Digital Ecosystems: Dynamic APIs drive corporate change
DBS has become a global trendsetter with the world’s largest banking API developer platform, and is breaking new ground with adopting APIs in digital ecosystems with corporates.
In the past, a bank’s business model was based on a structure of branches, datacentres, credit cards and loan approval processes. For businesses, digitalisation has commonly been about using less paper, and enhancing the speed and quality of connectivity, and office tools.
Today, leading banks are leveraging business ecosystems to drive digital customer journeys with capabilities, such as virtual wallets and real-time settlement infrastructures, and this is resulting in a positive effect on its industry partners and clients. Open architecture digital infrastructures such as cloud computing, real-time payment mechanisms and connectivity via smartphones have changed the financial services landscape materially.
What is a digital ecosystem?
Digital ecosystems connect business partners tighter than before to facilitate an exchange of information with the use of application programming interfaces (APIs), create solutions that didn’t exist before, and enable the scalability of solutions.
They offer a common connected environment where stakeholders - clients, industry partners, market infrastructures, other industry segments and even competitors – can engage and interact with each other. These ecosystems, often interoperable, are fuelled by emerging digital technology such as cloud-computing, blockchain and IoT and they are driving the creation of new solutions as well as causing disruption across many industries.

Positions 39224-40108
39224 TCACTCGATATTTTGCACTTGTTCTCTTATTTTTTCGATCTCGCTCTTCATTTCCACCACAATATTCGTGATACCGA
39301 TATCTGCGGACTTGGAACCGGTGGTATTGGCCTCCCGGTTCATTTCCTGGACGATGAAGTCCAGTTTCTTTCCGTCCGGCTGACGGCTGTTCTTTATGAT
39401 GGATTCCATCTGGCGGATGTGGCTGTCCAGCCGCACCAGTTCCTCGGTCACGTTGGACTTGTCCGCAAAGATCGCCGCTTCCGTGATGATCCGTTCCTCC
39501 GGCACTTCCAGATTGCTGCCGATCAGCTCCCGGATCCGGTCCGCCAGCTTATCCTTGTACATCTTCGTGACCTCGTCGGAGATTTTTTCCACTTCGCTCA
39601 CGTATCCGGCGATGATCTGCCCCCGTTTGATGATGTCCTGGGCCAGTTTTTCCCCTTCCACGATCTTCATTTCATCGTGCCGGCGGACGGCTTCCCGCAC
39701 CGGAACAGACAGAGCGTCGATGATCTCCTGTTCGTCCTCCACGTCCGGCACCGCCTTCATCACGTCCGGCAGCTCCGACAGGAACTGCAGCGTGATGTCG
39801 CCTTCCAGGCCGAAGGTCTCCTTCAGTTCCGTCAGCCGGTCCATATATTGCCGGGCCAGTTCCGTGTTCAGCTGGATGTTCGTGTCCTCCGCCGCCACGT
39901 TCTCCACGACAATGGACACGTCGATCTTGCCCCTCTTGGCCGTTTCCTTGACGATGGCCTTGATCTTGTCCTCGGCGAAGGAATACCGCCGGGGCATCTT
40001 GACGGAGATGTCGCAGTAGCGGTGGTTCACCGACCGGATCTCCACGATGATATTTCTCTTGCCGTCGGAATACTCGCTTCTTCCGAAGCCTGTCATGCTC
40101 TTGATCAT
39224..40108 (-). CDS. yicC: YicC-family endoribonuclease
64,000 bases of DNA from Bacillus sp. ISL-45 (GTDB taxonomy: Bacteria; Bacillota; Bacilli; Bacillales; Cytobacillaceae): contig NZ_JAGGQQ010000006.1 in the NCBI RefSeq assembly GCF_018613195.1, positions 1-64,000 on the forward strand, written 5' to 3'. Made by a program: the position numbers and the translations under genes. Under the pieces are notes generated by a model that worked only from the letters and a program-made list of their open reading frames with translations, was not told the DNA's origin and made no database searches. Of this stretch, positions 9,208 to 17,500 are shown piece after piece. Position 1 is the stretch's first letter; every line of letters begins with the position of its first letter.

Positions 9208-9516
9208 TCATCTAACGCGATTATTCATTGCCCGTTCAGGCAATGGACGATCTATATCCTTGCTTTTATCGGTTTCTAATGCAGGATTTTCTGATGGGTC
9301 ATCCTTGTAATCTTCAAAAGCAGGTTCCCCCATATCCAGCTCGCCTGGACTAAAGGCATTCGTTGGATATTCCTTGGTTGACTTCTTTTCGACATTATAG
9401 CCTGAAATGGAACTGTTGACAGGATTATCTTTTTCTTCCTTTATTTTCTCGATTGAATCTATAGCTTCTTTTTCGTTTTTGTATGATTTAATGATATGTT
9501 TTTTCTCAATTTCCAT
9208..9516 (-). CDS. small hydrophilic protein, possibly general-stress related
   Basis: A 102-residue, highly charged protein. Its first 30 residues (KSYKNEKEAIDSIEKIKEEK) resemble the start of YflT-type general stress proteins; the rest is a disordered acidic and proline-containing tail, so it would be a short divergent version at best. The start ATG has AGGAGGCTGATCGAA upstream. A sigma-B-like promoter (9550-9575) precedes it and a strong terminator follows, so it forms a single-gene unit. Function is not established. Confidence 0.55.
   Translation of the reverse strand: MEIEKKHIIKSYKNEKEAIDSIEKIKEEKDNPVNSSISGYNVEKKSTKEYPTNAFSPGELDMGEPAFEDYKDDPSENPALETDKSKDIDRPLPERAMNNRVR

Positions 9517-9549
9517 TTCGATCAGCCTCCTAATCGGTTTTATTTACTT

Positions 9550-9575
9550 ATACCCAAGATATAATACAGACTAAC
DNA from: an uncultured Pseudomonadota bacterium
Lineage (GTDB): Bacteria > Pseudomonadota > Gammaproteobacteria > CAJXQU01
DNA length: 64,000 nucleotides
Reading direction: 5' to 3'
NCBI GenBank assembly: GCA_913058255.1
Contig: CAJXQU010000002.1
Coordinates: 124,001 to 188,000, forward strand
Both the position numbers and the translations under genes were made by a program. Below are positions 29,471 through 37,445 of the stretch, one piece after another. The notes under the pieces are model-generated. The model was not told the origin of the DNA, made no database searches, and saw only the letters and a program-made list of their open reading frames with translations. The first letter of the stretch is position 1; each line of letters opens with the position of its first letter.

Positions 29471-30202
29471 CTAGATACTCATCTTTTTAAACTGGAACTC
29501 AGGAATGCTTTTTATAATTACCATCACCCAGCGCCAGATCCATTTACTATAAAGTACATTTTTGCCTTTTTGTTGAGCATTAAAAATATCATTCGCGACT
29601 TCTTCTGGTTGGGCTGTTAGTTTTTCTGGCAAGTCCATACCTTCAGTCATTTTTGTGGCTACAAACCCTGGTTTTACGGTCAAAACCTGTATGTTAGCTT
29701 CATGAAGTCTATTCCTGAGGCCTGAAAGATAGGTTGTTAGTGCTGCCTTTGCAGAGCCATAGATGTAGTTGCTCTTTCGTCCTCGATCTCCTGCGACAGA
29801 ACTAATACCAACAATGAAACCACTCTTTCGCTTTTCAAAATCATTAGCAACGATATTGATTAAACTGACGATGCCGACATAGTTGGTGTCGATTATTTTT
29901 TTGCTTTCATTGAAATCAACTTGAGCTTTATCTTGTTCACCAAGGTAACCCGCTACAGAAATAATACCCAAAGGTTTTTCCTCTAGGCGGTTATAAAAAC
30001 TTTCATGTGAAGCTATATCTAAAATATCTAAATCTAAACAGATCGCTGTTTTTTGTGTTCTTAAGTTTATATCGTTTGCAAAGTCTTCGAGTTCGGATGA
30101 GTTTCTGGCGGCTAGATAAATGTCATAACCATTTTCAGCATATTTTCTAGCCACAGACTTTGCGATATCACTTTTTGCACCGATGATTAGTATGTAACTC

According to Raof Latiff, Group Head of Digital for Institutional Banking Group, and Group Head of Product Management for Global Transaction Services at DBS, digital ecosystems are now an essential part of the financial firmament allowing various stakeholders to connect and collaborate in ways that are reshaping traditional banking and business models.
“While we have invested in a shift towards an ecosystem approach for our technology architecture and processes at DBS, this approach is also heavily adopted in the way we embed our services into the clients’ ecosystems.
Ecosystems defines new business models that connect banks, buyers and sellers automatically, and facilitate transactions enabled by APIs. This creates new solutions through the integration of social media and technology, and provides intelligence through data, resulting in value creation for all parties,” Latiff said.
Two examples of value creation include Tencent’s WeChat app which gained market dominance via its combination of functions, from retail payments to social chit chat. The wide reach of share-ride company Grab is also another example of how digital ecosystems interact on a number of levels.
The evolution of collaborative platforms like Grab and WeChat is likely to further accelerate as businesses increasingly recognise the synergy and benefits it brings by providing end consumers with more choices and better user experiences, and while presenting service providers with new business opportunities.
No longer are consumers relegated to the far end of an increasingly complex production arrangement. Technological advancements have enabled the collection and aggregation of data, providing insights into consumer needs and behavioural patterns. Technology also facilitates the connectivity for the end-to-end value chain, supporting real-time transactions and information flows.